Mankind has long held a fascination with the tangible. Yet it was also the intangible, the ideas, that have given rise to so much.
If one considers the nature of writing, it has moved from things such as cave paintings, to clay tablets such as those used in ancient Babylon. Literally going from being on an immovable rock, to being transported essentially in a rock. Stone tablets gave way to things such as parchment, papyrus, and paper. Handwritten by way of scribes, to be superseded by the Guttenberg press. The printing press ushered in a phase of modernity, the book could be readily made and information disseminated as easily as it could be carried. Digital innovations and the internet have now expanded this. Taking writing and books into essentially intangible areas with such things as e-books.
Information now seems little bound to the tangible, save for a means to decode and access it. Yet there is something about the tangible which people continue to cling to. A claim on an item. It is theirs. Their possession. They own it.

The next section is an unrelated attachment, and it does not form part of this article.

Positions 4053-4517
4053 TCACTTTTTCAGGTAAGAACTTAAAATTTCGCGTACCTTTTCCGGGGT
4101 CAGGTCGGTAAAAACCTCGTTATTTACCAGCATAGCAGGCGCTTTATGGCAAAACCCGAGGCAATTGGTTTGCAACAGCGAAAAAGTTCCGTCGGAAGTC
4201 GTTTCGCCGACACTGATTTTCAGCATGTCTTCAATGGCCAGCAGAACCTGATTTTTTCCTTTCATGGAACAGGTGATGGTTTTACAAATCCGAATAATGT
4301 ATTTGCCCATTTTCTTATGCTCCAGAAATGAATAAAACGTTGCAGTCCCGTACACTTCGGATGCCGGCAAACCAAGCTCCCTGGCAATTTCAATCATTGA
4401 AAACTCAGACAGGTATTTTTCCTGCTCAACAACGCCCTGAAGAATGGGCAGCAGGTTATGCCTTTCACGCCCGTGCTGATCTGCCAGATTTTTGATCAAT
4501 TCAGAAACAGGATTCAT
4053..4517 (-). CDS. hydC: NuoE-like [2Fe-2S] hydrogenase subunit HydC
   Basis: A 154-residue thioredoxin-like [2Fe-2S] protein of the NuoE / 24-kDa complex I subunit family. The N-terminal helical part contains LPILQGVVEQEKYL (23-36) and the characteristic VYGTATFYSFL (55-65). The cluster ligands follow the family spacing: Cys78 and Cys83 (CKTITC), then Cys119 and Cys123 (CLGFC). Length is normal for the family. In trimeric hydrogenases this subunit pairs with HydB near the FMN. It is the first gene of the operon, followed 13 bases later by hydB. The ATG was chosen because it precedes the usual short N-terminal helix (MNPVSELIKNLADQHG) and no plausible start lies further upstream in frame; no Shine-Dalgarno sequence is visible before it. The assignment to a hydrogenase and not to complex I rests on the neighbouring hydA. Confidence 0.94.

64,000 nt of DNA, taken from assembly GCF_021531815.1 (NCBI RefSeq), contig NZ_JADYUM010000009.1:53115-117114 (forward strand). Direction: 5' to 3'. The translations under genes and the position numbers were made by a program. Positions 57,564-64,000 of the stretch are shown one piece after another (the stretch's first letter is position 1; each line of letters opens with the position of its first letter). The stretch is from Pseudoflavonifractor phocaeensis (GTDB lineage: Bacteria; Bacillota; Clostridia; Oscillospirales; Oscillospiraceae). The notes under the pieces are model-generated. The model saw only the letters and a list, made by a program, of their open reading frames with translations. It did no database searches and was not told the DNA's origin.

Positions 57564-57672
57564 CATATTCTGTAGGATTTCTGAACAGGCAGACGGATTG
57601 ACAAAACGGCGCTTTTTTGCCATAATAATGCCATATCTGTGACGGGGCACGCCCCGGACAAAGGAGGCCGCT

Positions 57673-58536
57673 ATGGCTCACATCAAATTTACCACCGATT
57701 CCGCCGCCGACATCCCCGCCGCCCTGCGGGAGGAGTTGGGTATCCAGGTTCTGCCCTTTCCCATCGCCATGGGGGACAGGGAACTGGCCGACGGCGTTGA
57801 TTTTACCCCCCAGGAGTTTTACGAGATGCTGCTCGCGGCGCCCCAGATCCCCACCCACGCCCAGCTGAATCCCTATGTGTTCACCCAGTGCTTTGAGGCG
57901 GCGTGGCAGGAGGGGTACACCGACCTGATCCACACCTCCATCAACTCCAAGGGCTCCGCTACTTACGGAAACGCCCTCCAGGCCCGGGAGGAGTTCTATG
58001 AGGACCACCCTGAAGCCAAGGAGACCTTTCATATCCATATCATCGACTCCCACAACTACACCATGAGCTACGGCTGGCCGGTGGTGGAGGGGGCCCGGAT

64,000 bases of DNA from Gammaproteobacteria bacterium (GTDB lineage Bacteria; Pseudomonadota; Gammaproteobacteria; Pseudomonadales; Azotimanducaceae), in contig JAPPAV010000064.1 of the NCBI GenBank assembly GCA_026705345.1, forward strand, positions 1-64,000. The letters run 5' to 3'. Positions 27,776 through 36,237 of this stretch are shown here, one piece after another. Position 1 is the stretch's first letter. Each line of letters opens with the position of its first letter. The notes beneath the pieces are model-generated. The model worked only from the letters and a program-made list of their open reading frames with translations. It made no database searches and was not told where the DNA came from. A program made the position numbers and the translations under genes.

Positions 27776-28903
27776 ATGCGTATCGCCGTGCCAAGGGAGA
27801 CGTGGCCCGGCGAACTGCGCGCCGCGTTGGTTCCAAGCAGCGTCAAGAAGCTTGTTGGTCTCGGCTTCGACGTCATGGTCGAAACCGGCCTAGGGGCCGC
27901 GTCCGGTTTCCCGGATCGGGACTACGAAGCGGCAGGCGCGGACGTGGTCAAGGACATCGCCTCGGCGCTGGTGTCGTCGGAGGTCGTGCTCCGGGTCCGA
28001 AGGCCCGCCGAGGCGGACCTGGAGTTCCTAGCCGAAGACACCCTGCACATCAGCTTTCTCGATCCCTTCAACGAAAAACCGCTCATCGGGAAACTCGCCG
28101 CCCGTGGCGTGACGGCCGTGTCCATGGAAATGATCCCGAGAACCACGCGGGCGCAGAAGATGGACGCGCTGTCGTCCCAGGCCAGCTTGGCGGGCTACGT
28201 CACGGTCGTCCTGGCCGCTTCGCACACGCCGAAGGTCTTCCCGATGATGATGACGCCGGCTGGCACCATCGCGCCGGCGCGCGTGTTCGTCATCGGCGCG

Therein is one of the complexities of digit rights management (DRM). Information is one of the few things of value and yet few people are willing to pay for it, even as the hardware is commoditised.
Convenient as a digital library may be, typically it is not technically owned by the purchaser of the e-books (or of the iTunes). Rather, they are usually renting or leasing them. As such, there have been the arguments as to why this is so, why they cannot be owned, and why they cannot be on sold second hand by the consumer. These are unlikely to be issues with tangible, traditional books.
Adding insult to this injury is when the files for the electronic or digital books cost as much (or sometimes more) than the physical book. (And of course this relies upon people actually paying for them, as opposed to illegally downloading them. Something a high pricing point is unlikely to help with.)
What are your thoughts the issues of digital rights management? Is it an illusion now to try and control information? And what of collectability?
Feature Image Credits: Knight Foundation; Yanira798